The Twin Cities, Minneapolis and Saint Paul, and immediate environs developed an absolutely crazy number of alphabets. The website I referenced suggested a naming convention extending all the way to the second letter of the eighth alphabet, Brockton Lane. Another site with a very old school design explained the source of the names behind many of the streets in the grid’s first alphabet.
Denver and surrounding areas certainly rivaled and maybe exceeded the Twin Cities for alphabetical street naming wackiness. The alphabets went on-and-on even into distant rural areas in the vague hope that maybe someday the matrix would fill-in. The last one seemed to be Calhoun-Byers Road, a distance of 45 miles / 73 kilometres (map) from the grid’s baseline intersection at Ellsworth Ave. and Broadway!
A lot of 12MC readers live in New York City and I’m sure many were already wondering whether I’d mention Alphabet City in the East Village. The name derived from Avenues A, B, C and D, which ran through the neighborhood, the only single-letter avenues in Manhattan (map). That was nice and such, although it represented a measly four letters of the alphabet.
There were better alphabets in NYC. However one must leave Manhattan and enter Brooklyn to experience them. The Greenpoint neighborhood, just across the East River from Manhattan incorporated a partial alphabet from Ash through Quay with a couple of letters missing (map).
Travel farther into Brooklyn and one can experience Avenues A through Z (map). This might lead one to wonder — well, it lead ME to wonder — if the Sesame Street parody musical Avenue Q happened to be named for this particular alphabetic progression. It’s claimed that it was not:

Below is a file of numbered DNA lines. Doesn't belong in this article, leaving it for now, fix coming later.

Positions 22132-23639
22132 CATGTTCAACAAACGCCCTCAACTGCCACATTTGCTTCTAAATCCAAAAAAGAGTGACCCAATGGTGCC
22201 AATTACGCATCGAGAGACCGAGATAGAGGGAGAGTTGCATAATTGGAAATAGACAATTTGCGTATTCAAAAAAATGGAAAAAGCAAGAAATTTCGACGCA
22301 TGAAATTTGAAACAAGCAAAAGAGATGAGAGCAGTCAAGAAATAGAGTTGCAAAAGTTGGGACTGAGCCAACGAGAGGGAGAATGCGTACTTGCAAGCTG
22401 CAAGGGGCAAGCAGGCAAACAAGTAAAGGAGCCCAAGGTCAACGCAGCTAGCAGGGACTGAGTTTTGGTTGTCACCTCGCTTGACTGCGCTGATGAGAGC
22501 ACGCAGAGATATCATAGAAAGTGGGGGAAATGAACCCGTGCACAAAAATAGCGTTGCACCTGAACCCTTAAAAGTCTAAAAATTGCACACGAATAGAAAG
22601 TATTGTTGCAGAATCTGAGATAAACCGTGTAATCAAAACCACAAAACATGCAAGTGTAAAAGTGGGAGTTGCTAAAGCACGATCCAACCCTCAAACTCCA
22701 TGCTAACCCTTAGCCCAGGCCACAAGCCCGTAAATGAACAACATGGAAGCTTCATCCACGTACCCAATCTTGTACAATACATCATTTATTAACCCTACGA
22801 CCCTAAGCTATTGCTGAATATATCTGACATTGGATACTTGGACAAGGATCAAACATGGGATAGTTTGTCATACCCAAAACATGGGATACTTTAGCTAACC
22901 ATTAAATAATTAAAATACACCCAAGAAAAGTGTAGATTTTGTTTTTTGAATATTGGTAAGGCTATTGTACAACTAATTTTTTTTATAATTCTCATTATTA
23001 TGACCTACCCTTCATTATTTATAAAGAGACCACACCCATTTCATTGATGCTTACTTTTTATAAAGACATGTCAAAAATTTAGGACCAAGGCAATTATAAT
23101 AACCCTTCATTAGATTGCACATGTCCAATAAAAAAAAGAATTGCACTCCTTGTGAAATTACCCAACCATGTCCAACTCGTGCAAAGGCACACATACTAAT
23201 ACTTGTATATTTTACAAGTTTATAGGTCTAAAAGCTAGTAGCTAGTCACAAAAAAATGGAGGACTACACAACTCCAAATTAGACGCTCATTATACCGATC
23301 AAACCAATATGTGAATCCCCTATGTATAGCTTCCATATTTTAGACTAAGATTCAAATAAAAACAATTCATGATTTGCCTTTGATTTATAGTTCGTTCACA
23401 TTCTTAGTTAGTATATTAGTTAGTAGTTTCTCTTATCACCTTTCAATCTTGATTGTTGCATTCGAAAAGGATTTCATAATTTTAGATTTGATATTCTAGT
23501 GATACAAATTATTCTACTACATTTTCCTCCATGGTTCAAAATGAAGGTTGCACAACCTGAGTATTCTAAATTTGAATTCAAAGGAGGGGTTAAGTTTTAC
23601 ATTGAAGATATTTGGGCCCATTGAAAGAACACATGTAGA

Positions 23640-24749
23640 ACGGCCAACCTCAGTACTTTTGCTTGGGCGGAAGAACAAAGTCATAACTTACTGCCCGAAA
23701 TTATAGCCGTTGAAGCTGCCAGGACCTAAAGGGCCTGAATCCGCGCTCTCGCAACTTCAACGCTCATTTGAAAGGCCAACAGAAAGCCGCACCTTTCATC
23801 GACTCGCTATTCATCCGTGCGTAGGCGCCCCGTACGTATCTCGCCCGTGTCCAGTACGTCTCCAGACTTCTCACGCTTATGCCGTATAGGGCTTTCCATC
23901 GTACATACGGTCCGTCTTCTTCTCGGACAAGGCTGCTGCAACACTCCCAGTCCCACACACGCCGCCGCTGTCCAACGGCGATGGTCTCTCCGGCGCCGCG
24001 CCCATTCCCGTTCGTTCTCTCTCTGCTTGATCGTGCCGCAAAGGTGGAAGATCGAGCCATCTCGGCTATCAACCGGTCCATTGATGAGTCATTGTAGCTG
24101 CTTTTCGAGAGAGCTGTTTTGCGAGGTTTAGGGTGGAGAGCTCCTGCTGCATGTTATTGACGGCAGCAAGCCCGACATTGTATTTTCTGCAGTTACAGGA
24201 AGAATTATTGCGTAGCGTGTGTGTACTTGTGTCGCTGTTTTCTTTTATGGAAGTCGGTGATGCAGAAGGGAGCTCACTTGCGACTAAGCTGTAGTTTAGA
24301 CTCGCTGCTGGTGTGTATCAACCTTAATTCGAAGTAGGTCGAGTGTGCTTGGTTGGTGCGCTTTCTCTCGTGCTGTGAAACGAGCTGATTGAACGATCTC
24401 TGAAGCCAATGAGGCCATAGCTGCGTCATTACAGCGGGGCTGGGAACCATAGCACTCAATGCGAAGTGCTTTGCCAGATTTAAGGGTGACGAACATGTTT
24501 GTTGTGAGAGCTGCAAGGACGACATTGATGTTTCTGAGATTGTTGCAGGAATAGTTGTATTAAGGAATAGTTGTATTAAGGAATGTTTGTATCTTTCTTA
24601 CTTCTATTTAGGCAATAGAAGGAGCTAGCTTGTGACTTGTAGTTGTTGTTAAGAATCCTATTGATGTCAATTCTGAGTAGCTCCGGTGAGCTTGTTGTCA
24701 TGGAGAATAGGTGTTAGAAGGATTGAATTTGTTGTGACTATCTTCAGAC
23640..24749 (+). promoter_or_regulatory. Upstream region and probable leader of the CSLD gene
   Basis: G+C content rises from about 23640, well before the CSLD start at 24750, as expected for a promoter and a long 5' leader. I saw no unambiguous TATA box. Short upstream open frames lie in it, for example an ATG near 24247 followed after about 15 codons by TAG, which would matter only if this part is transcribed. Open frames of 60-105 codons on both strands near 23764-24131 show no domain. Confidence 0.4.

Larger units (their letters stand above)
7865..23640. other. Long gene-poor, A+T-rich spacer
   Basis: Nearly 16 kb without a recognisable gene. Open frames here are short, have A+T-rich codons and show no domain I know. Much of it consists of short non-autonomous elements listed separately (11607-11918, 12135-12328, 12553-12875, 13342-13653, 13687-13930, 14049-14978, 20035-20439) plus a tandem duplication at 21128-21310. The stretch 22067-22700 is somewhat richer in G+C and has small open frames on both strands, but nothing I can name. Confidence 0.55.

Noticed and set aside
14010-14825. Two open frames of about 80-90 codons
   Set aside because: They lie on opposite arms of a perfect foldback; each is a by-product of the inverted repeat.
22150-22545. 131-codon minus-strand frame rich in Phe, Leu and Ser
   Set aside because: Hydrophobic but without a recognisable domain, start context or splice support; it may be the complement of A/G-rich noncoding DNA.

The set of Avenue Q depicts several tenements on a rundown fictional street located “in an outer borough of New York City.” This fictional Avenue Q could be in the Midwood and Gravesend area of Brooklyn, where there are Avenues A through Z, with a few exceptions. One of those exceptions is Avenue Q. The street between Avenue P and Avenue R is known as Quentin Road, named for the youngest son of President Roosevelt. The Q subway train, whose symbol used to be a Q in an orange circle resembling the Avenue Q logo, travels through this neighborhood. However, the authors have stated that Avenue Q is fictional and is not related to this or any other particular street.
I’m not sure I necessarily believe that, though. Or maybe I don’t want to believe it.
I decided to take a bit of a departure today, focusing more on images and diving even farther into hyper-local coverage. This may interest a smaller slice of the usual 12MC audience.
I took the kids to the Smithsonian’s National Zoo recently and decided to take the Memorial Bridge across the Potomac River instead of the usual Roosevelt Bridge just for grins. I’d seen the bridge sculptures on the Memorial Bridge many times before of course although they reminded me that the District of Columbia seemed to have an abundance of such features. I thought I might catalog them, or at least the ones I knew about, and maybe learn more about them in the process.
My thanks in advance to the many people who shared Creative Common images of these artworks. That meant I didn’t have to use grainy Google Street View images although I’ll include links to those for anyone who may be curious.
Arlington Memorial Bridge
Memorial Bridge by vpickering, on Flickr via Creative Commons Attribution-NonCommercial-NoDerivs 2.0 Generic (CC BY-NC-ND 2.0) license
The Memorial Bridge linking Arlington National Cemetery to the Lincoln Memorial actually had a longer name, the Arlington Memorial Bridge. The architectural firm John G. Waite Associates performed a structure report recently and listed various themes and sculptors,